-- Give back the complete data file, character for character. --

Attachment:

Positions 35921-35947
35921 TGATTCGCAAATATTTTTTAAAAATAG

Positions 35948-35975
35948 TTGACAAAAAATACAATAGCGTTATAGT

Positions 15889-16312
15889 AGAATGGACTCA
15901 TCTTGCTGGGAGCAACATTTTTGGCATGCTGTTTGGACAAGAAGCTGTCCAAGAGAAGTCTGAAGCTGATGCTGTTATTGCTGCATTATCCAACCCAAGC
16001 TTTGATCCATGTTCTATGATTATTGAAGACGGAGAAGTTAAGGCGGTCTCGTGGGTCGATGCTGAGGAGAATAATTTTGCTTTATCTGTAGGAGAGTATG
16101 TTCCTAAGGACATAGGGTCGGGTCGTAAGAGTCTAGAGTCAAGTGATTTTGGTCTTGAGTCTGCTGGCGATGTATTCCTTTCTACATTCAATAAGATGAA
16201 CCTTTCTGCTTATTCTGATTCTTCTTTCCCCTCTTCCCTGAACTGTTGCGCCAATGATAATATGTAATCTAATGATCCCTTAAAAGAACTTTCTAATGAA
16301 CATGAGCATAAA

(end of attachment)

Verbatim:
Positions 35921-35947
35921 TGATTCGCAAATATTTTTTAAAAATAG

Positions 35948-35975
35948 TTGACAAAAAATACAATAGCGTTATAGT

Positions 15889-16312
15889 AGAATGGACTCA
15901 TCTTGCTGGGAGCAACATTTTTGGCATGCTGTTTGGACAAGAAGCTGTCCAAGAGAAGTCTGAAGCTGATGCTGTTATTGCTGCATTATCCAACCCAAGC
16001 TTTGATCCATGTTCTATGATTATTGAAGACGGAGAAGTTAAGGCGGTCTCGTGGGTCGATGCTGAGGAGAATAATTTTGCTTTATCTGTAGGAGAGTATG
16101 TTCCTAAGGACATAGGGTCGGGTCGTAAGAGTCTAGAGTCAAGTGATTTTGGTCTTGAGTCTGCTGGCGATGTATTCCTTTCTACATTCAATAAGATGAA
16201 CCTTTCTGCTTATTCTGATTCTTCTTTCCCCTCTTCCCTGAACTGTTGCGCCAATGATAATATGTAATCTAATGATCCCTTAAAAGAACTTTCTAATGAA
16301 CATGAGCATAAA